I had to be led in to having an interest and knowledge about the conflict. And you'll never guess what some of those origin points were.
Now whether you think my words on American statues as a foreigner/tourist have any value is up to you, but here they are anyway.

And before they are mentioned, museums are a decent second best option sure. But exhibits lose the historical significance of being in their original locations and are still restricted to people actively visiting who happen to come across them or, once again, already know what they're looking for.
Besides, Lee (and many other Confederate statues) didn't even go to museums in the end. And no one can say for sure if they will be yet either. Some have spent well over a year in storage with no end or no acceptance of offers in sight.
 

JerryD

Private
Joined
Aug 23, 2021
I think the 'erasing history' remark isn't meant to be taken too literally. I feel that 'erasing history' is more the idea that as markers, monuments, names, images - you name it - are taken down or otherwise removed from easy to see places, the subjects of those features start to fade from people's general knowledge. Soon they become obscure and only clear themselves up to those who already know what they're looking for. For everyone else that history may as well be erased metaphorically as those points of reference are gone, and now maybe they will have no reason to look into the period or the person further.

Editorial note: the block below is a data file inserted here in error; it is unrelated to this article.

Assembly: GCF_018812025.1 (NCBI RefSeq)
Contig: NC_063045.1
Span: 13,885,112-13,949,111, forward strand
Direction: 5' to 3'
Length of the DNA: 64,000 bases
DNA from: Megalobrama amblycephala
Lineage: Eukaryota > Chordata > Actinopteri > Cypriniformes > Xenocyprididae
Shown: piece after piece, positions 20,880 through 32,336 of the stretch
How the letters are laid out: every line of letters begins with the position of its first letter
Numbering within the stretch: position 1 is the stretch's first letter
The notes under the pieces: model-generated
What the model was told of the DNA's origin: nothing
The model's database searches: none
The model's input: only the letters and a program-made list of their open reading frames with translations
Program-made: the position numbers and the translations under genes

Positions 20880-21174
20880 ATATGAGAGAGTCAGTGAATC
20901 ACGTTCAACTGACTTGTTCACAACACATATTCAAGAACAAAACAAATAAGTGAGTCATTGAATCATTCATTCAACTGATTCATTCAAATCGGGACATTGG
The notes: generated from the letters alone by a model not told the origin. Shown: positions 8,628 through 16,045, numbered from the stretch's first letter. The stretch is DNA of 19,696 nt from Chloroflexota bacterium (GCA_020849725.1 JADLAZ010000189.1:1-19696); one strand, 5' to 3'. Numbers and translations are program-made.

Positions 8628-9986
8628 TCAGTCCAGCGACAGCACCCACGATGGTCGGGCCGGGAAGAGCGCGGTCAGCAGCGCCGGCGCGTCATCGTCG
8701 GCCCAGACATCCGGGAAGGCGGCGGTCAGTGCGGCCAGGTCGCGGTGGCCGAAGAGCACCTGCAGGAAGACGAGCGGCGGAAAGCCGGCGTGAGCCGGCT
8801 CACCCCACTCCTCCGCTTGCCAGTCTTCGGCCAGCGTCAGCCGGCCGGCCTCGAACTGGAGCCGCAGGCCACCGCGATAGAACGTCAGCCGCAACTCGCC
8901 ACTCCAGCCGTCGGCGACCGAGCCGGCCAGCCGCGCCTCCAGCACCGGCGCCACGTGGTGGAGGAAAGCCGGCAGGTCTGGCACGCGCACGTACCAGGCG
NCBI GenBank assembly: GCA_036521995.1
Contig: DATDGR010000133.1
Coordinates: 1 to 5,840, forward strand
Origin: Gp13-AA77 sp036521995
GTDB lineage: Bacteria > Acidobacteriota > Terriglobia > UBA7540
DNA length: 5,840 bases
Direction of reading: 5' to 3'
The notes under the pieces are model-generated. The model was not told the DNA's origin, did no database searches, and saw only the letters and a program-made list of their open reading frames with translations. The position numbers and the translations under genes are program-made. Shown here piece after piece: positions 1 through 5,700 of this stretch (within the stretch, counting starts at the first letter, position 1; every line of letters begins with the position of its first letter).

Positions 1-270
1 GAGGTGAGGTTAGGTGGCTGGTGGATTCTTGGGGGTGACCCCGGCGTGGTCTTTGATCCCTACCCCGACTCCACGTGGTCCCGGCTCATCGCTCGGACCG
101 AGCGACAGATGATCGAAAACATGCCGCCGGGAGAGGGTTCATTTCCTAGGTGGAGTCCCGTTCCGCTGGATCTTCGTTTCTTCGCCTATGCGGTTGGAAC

This is especially meaningful to me as a foreigner. The civil war may be taught as an essential module in history classes in the US, but here in the UK it is not an exaggeration to say that not a single speck of the American civil war is taught in schools. Most people here may only know that Lincoln was president and that it was something to do with slavery as their background knowledge and that's it. Show them a Confederate flag and they would probably just describe it as something rednecks wave around (that's unfortunately the stereotype portrayed here too). "Robert E Lee who?!"